A next step in the survey process is designing and implementing a questionnaire aimed at collecting the information of interest. To ensure the validity of survey responses, the questionnaire may include questions aimed at assessing response quality. For example, questions can be introduced to assess respondents’ level of understanding of background information and to determine whether it is reasonable to assume that respondents have a basic understanding of the relevant context. If the background information is too lengthy or complex, it may be determined that the survey design is not effective for putting the survey respondent in the situation of a consumer in the population of interest.

The reliability of survey responses also is directly dependent on the design of both open- and close-ended survey questions. Open-ended questions may be broad or interpreted broadly, which may increase response time and result in a wide range of views and opinions. Processing these responses can be challenging. Typically, verbatim responses can be processed and coded into data that can be analyzed. The reliability of coded data, however, may be compromised if processing verbatim responses requires a subjective evaluation by an analyst. Close-ended questions, on the other hand, restrict responses to a limited number of options, which narrows the breadth of the responses to the alternatives offered in the questionnaire. This helps avoid the bias associated with a subjective evaluation of survey responses by an analyst. Bias, however, may be introduced in the choice of the limited number of response options. Further, if response options are not exhaustive, survey respondents that are forced to choose among limited alternatives may choose an option that does not reveal accurately their perceptions.

Once the survey data are collected, statistics based on the sample survey responses can be developed to draw conclusions about the population of interest. By construction, a sample is a subset of the population of interest, and therefore subject to sampling error. Sampling error is the difference between the value of the parameter of interest in the population (for example, the mean) and the sample analog we calculate using data from the sample (for example, the sample mean). The size of this error can be quantified if probability sampling methods are employed, such as simple random sampling, stratified sampling, and clustered sampling.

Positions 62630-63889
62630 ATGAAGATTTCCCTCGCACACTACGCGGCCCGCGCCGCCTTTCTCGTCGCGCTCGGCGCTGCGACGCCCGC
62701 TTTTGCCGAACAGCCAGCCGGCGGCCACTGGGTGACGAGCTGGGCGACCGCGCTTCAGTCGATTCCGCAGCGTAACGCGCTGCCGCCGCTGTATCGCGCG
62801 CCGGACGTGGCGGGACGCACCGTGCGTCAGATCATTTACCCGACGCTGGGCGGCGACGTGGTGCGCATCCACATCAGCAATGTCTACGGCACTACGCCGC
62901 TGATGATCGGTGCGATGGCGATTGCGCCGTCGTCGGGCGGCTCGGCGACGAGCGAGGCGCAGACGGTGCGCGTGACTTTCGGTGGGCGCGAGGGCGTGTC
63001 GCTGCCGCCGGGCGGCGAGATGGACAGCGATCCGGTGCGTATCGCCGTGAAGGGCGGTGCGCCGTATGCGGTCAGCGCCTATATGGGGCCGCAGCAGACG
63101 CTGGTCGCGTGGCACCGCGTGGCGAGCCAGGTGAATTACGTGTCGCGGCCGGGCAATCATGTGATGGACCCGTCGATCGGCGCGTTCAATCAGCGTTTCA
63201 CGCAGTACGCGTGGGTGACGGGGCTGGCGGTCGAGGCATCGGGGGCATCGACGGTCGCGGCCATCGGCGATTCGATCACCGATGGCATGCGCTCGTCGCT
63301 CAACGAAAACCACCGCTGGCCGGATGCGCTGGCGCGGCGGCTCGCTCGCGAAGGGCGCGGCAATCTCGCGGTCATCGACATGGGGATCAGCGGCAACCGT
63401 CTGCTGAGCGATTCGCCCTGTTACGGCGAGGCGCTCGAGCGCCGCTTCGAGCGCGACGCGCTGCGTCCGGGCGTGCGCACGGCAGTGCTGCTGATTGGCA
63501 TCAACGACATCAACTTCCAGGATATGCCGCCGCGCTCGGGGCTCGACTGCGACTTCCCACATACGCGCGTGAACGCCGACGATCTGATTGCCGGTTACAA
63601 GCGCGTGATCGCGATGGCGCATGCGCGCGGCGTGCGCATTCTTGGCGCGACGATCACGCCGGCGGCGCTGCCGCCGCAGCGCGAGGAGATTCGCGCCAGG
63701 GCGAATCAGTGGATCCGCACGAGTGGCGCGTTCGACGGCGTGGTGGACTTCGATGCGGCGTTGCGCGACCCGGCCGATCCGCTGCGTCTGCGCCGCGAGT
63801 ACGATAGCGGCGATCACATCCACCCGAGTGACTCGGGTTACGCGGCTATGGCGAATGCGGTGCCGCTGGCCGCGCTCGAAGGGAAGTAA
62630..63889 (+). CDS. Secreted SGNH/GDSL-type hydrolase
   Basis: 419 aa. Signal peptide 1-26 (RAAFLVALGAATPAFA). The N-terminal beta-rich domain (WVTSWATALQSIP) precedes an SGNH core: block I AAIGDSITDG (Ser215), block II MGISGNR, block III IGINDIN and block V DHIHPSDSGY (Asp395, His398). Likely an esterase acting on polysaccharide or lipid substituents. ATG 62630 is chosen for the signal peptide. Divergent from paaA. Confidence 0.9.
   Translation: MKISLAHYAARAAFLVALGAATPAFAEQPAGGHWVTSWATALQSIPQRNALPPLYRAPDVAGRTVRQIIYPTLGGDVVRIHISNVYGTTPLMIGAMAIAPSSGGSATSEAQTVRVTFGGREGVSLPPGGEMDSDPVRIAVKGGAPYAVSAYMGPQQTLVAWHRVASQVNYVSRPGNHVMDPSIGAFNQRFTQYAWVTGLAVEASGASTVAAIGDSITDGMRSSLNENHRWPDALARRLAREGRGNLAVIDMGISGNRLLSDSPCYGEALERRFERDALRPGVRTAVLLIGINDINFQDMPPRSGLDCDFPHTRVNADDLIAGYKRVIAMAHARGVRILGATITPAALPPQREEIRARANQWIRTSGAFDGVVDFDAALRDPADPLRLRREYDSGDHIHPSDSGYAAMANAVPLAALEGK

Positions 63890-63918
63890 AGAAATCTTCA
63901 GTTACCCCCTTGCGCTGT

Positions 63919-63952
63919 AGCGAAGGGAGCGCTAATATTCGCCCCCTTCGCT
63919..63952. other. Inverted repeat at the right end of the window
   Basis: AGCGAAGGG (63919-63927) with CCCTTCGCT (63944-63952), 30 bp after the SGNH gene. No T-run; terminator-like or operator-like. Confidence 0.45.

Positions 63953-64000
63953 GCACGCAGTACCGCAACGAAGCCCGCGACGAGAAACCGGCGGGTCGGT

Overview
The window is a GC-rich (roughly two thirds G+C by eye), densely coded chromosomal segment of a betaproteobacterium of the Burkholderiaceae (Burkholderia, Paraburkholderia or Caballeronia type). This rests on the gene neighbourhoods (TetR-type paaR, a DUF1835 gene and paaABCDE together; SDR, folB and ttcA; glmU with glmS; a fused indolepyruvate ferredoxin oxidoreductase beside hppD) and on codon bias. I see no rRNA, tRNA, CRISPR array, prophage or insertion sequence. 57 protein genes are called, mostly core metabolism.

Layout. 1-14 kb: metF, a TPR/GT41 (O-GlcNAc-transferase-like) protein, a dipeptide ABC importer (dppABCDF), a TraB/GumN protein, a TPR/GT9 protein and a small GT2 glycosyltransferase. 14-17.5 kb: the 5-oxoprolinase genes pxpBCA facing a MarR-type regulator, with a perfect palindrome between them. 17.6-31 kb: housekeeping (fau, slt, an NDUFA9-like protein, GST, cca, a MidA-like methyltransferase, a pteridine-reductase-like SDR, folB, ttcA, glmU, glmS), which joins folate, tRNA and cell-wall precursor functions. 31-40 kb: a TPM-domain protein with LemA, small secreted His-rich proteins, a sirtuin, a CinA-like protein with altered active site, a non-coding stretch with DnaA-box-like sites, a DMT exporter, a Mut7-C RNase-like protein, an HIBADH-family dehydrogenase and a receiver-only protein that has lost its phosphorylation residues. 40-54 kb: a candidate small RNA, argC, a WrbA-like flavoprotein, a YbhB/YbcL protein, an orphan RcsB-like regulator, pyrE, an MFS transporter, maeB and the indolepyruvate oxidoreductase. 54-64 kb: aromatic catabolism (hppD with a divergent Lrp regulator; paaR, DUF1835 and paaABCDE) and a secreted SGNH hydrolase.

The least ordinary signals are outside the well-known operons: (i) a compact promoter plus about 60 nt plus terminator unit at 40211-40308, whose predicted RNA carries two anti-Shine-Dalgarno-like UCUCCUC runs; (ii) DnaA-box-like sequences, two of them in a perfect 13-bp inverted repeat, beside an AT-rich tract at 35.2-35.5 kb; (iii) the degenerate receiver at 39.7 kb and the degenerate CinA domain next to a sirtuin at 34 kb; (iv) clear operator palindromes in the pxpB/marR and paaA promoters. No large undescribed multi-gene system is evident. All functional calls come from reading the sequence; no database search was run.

Further, even rigorous design, implementation and analysis of survey data is not sufficient to conclude that the reported results derived from a survey are reliable. Tractability and quality of the survey design define the boundaries of the information collected by the survey. These boundaries also constrain the breadth of the conclusions that can be drawn from the survey analysis. In some instances, a technically valid and sound survey simply may not provide the empirical basis to support a proposition.

In sum, the reliability of survey evidence is dependent on its conformance with rigorous statistical standards, as well as boundaries inherent in the information collected by the survey.

Managing Director Dr. Stuart Gurrea specializes in survey evidence, having worked on dozens of cases where such evidence has been integral to the outcome of the case. He works out of the San Francisco office.